I'm just to say that before 2000 there were not so many world championships in the Olympic disciplines on the territory of Australia. Therefore it was relative new choice. And Australians did well work (better than Atlanta 1996 or Athens 2004). The Russian journalists wrote about it many times.
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Old October 26th, 2010, 09:44 AM   #368
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Quote:
Originally Posted by AlekseyVT View Post
Are Rugby, Cricket, Formula 1 were included in Olympic programme?

I'm just to say that before 2000 there were not so many world championships in the Olympic disciplines on the territory of Australia. Therefore it was relative new choice. And Australians did well work (better than Atlanta 1996 or Athens 2004). The Russian journalists wrote about it many times.
no, but they are world class internationally reputed sporting events, which you have to have a clue to pull off

you assertion was that since 1956 Australia had not so many international sporting events. this is wrong
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Old October 26th, 2010, 10:34 AM   #369
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Presentation of the Kazan airport
http://www.youtube.com/watch?v=kle6G...eature=related
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Old October 26th, 2010, 10:53 AM   #370
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Combined route in Sochi under construction
http://www.youtube.com/watch?v=C8DBt...os=p346gG02T_M
http://www.youtube.com/watch?v=N1tHP...eature=related
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Old October 26th, 2010, 11:57 AM   #371
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Originally Posted by Mr.Underground View Post
In 2022 Qatar will have theme parks and venues incredible. They want to astonish the world and visitors, so Qatar will give the novelty factor that England doesn't garantee.

This my opinion, I don't ask you to share it, we have different opionion. No problem.
Theme parks? Give me a break.
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Old October 26th, 2010, 02:39 PM   #372
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High-speed trains Sapsan for now ply between Moscow-Piter and Moscow-Nizhny Novgorod. The following routes will be Moscow-Sochi and NN-Kazan. Until 2018 all major cities in European Russia will be linked network of the same train.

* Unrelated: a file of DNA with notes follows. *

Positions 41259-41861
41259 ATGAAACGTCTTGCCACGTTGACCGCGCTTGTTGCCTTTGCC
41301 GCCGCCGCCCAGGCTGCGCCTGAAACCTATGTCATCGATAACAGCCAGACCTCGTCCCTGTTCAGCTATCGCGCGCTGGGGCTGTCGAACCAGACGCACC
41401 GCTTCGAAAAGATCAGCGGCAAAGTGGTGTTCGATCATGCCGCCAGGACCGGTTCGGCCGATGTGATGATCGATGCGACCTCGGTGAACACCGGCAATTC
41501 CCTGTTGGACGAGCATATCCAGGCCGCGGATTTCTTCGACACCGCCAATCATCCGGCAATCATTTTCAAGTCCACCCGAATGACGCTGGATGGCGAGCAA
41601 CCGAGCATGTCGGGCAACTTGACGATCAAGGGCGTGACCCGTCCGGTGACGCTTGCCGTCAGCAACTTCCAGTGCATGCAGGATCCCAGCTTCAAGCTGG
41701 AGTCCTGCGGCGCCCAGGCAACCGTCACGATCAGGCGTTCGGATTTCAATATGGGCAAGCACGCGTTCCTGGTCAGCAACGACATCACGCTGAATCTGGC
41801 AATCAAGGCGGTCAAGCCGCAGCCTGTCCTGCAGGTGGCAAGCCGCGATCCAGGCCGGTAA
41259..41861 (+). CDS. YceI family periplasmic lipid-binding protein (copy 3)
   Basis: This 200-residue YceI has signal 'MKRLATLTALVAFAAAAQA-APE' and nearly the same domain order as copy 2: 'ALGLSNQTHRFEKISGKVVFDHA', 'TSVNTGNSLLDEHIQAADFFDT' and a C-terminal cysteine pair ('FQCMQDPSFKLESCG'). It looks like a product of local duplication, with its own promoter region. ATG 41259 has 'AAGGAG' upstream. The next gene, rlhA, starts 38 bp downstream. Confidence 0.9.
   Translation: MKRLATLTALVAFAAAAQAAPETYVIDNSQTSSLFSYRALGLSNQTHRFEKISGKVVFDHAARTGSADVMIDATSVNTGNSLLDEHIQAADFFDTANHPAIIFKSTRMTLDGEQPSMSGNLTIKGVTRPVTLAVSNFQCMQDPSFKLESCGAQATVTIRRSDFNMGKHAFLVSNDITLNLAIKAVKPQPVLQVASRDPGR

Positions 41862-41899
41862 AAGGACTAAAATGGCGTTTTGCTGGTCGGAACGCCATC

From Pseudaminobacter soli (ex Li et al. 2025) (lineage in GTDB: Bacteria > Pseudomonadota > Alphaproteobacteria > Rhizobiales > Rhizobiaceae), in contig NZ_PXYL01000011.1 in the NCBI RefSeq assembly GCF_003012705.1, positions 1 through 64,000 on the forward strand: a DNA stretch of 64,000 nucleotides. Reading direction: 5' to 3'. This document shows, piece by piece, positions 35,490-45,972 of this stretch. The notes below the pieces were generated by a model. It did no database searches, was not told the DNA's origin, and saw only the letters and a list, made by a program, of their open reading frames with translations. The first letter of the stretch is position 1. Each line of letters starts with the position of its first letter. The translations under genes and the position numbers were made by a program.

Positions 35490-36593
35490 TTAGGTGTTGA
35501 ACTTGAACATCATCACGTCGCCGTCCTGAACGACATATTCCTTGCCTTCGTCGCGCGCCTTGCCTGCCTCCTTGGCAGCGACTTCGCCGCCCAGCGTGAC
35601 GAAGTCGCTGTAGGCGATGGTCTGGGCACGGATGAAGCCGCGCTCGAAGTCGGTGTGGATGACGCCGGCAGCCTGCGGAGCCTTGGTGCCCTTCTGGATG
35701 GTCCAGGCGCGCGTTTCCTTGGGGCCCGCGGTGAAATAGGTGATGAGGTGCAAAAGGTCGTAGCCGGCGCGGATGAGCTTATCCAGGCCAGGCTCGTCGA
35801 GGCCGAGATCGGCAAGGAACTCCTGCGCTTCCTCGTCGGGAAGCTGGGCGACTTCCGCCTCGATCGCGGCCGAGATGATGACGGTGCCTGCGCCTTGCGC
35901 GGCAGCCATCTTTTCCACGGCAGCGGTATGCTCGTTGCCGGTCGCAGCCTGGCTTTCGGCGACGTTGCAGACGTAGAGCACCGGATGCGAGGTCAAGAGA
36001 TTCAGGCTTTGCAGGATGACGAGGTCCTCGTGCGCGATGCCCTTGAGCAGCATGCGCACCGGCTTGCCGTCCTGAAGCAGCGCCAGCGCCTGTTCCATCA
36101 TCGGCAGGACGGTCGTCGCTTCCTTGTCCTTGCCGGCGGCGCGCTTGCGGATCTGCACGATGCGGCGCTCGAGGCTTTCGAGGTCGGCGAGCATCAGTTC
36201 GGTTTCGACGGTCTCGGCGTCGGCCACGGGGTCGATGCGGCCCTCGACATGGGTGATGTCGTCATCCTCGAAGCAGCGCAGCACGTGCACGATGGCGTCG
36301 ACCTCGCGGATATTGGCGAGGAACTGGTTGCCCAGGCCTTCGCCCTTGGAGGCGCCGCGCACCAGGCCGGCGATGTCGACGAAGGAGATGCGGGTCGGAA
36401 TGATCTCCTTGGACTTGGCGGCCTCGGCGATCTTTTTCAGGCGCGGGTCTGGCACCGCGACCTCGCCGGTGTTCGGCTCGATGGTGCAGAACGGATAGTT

http://www.youtube.com/watch?v=jPQQlSMTs6Q
Toll road project Krasnodar-Kabardinka. Cost about 3 billion euros. Completion of construction until 2014.
http://www.youtube.com/watch?v=PL0itP2og3Q
New City Road in Central Sochi (16 km).
http://www.youtube.com/watch?v=KdiOK...eature=related
Man-made island in Sochi " The Federation".
http://englishrussia.com/index.php/2...and-in-russia/
http://www.youtube.com/watch?v=6ZnNiruNCZg

Last edited by rus; October 26th, 2010 at 03:01 PM.
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Old October 26th, 2010, 10:05 PM   #373
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Alternative russian bid:
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Old October 27th, 2010, 12:04 AM   #374
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England's 2018 World Cup bid team demand apology from rivals Russia

• Russian bid leader had highlighted crime and alcohol abuse
• England 2018 believes claims contravene Fifa bidding rules


http://www.guardian.co.uk/football/2...-world-cup-bid

England's 2018 bid team have made a formal complaint to Fifa following derogatory comments by their main rival Russia about London. Officials have demanded a public apology after Alexei Sorokin, the Russian bid leader, last week highlighted London's "high crime rate" and youth alcohol problems.

England 2018 believe his claims contravene Fifa's bidding rules prohibiting comments about rival World Cup bidders and the governing body will write to Sorokin seeking an explanation.

Today in Zurich, where most of the bidding nations have gathered for the International Football Arena conference, Sorokin said he was misinterpreted and tried to play down the feud.

"I don't feel that what I said originally requires an apology," he said. "I am sure there is a record of that which, if forced, I will have to find."

Sorokin also questioned the timing of England's "strange complaint" to FIFA. "I am surprised that it is now, at this time. The world of football has other issues to focus on," he said.

However, that does not seem to have appeased England 2018, although it is unlikely Fifa's ethics committee will take the complaint any further given their already stretched schedule in investigating allegations of vote rigging ahead of the final vote on 2 December to decide which country will host the tournament.